VANCOUVER — Drilling at Banks Island Gold’s (TSXV: BOZ) Yellow Giant high-grade gold project in coastal B.C. is hitting gold along strike and beneath known mineralization, creating potential for a larger resource just as the company prepares to install a pilot plant to produce gold from the project’s veins.
Yellow Giant is on Banks Island on the eastern shore of the Hecate Strait, 110 km south of Prince Rupert.
The property is home to four deposits: Bob in the northwest; Tel 2 km southeast; and Disco and Kim, 2 km east of Tel. Together, these deposits host 78,000 measured and indicated tonnes grading 23 grams gold per tonne and 44 grams silver per tonne, plus 81,000 inferred tonnes averaging 13.7 grams gold and 33 grams silver.
The four deposits lie within
two parallel northwest-striking belts of sedimentary rocks that are cut by three major faults. Gold occurs in steeply dipping massive sulphide veins associated with these faults.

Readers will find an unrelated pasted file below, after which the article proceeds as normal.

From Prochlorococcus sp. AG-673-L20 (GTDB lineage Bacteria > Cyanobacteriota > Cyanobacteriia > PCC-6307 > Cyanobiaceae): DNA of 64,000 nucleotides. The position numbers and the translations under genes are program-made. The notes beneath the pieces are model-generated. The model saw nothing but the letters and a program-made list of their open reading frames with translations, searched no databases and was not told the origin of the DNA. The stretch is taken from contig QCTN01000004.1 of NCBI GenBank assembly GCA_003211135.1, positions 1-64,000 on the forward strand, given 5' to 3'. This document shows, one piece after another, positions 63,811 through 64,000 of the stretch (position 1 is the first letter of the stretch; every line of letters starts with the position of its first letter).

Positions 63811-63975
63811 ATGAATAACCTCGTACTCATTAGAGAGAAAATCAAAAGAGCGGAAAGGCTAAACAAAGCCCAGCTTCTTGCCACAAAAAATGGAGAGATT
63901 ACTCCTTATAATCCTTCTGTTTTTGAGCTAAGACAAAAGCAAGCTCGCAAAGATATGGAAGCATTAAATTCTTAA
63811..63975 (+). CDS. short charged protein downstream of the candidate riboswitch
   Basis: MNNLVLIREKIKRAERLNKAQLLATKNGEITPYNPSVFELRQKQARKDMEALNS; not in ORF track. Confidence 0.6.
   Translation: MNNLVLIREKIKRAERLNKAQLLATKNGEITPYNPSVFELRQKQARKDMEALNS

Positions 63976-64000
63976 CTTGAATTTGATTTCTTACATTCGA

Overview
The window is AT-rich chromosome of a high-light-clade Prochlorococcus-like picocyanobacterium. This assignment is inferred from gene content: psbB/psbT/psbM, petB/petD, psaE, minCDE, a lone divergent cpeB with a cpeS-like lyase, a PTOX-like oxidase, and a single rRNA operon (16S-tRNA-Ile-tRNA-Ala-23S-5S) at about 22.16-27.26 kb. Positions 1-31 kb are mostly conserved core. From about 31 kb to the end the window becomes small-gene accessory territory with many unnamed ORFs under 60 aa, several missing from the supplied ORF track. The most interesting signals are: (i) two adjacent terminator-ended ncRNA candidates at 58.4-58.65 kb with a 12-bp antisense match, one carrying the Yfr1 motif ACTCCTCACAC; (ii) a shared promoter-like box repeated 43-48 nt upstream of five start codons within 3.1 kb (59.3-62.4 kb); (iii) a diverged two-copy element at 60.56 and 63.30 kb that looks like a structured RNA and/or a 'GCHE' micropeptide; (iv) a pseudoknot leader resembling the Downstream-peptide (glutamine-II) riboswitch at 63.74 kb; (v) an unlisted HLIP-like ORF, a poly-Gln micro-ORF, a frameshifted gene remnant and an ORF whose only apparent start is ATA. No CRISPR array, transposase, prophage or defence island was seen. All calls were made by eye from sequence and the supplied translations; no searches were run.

Falconbridge first identified gold at Yellow Giant in the 1970s. Over the next 30 years several companies explored the site, but no one pushed a drill bit deeper than 150 metres. The property was long divided amongst several landowners, which limited exploration until Selkirk Metals unified the land package in 2008.
After Imperial Metals (TSX: III; US-OTC: IPMLF) took over Selkirk, Banks Island signed a deal for Yellow Giant and debuted as a public company in 2011.
First the company focused on validating the historic data and proving up an initial resource. Now Banks Island is focused on the future: the company is probing for gold beneath and along strike from each deposit, while preparing to kick-start a small underground mine and basic processing plant.
But first the drilling. Banks Island’s work started at Kim, where the company just completed 3,300 metres of drilling. The first three holes produced high-grade hits: hole 10 returned 12.4 grams gold and 30 grams silver over 8.7 metres from 93 metres depth; hole 11 cut 8.5 metres grading 7.3 grams gold and 19 grams silver from 104 metres depth; and hole 9 returned 4 metres of 5.4 grams gold and 35 grams silver from 82 metres depth.